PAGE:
BIFA shares Parliament’s concerns over U.K.’s post-Brexit customs plan

Aftrer the House of Commons Public Accounts Committee published a report critical of the government’s plans for customs procedures upon completion of the U.K.’s separation from the European Union, the British International Freight Association (BIFA) released a statement saying it agree with the report, adding that more needs to be done to address the uncertainty traders have expressed over customs delarations.

Robert Keen, director general of BIFA, called the customs confusion one of the gravest “Brexit” concerns of the trade association representing the nation’s freight forwarders.

“There needs to be wider engagement with all who are engaged in processing international trade to give them as much time as possible to prepare and to allay fears,” Keen said yesterday in a BIFA statement. “We agree that our members and the trading companies that they serve need better and more regular information about the development of the Customs Declaration Service, which is scheduled to replace the current  Customs Handling of Import and Export Freight system.”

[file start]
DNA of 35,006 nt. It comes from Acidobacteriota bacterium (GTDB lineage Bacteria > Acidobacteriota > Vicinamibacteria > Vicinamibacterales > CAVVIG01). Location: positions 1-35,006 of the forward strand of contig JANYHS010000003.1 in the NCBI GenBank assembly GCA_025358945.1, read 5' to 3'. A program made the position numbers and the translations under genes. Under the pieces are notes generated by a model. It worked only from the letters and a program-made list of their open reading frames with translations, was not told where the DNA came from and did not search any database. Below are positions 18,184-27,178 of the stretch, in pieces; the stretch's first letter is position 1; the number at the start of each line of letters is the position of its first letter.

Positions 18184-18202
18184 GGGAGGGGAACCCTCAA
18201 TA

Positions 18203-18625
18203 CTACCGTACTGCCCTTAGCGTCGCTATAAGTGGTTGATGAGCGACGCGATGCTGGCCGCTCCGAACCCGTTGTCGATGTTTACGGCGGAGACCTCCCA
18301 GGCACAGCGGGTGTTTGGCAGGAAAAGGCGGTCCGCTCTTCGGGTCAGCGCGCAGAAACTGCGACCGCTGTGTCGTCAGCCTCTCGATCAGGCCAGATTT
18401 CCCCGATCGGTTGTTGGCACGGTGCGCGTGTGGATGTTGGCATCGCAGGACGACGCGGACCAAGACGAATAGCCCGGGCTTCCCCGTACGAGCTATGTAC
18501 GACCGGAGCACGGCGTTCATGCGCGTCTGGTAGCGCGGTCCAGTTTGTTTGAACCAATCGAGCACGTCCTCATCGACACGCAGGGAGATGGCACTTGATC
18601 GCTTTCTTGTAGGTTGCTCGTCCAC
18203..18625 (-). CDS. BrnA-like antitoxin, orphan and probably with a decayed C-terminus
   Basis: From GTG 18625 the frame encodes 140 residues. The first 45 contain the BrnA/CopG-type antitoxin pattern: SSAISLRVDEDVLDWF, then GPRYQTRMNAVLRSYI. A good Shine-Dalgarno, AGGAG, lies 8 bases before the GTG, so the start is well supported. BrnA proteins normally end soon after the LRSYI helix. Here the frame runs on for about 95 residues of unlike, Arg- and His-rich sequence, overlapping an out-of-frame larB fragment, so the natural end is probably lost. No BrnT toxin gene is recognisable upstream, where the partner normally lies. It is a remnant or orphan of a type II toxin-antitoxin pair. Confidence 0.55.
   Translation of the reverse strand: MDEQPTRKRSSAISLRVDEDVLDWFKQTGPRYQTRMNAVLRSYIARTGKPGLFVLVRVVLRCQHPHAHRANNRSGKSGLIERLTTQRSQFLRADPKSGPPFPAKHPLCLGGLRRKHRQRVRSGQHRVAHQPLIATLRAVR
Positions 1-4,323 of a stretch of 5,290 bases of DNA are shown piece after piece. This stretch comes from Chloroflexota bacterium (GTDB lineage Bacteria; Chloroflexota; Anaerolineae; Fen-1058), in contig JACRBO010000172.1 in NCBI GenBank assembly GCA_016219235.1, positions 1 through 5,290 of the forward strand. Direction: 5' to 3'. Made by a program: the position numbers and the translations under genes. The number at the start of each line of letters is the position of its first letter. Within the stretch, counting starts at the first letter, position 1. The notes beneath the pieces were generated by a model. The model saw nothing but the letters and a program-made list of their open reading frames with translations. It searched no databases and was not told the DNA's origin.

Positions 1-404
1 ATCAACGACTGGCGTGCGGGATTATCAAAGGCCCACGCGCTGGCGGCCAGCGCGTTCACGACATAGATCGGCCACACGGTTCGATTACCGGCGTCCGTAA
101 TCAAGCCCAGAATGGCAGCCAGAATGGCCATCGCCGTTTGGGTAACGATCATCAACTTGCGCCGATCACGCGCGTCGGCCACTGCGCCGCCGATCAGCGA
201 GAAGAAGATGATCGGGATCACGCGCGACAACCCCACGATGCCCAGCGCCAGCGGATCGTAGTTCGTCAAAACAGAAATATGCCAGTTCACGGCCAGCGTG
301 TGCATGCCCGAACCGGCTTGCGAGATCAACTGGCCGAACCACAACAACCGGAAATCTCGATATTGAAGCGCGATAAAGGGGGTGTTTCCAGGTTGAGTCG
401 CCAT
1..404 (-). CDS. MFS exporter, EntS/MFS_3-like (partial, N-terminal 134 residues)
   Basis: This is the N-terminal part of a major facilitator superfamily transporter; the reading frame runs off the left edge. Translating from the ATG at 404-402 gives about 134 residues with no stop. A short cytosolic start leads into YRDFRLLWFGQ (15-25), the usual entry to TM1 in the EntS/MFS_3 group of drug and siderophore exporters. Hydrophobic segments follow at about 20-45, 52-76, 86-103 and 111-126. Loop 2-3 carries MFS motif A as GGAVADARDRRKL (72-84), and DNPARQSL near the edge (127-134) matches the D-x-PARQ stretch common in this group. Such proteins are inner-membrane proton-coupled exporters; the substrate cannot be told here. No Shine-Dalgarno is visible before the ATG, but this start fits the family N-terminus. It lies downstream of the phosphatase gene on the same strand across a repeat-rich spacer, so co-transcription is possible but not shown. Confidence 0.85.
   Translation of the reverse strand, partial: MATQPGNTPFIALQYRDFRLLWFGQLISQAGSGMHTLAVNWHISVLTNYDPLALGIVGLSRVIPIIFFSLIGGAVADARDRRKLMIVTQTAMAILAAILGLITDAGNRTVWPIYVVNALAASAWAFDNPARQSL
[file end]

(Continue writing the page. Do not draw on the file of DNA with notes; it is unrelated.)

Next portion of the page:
BIFA shares the committee’s concern that Her Majesty’s Revenue and Customs department “does not yet have the necessary funding and resources to produce the infrastructure that will be required to facilitate customs processes post-Brexit.”

Keen urged the government to put in place a new customs system that addresses forwarders’ concerns before the Brexit is scheduled to take place, in March 2019. “Any failure in the new customs system would most likely lead to huge disruption for businesses, with significant delays at ports and airports of entry,” he said.

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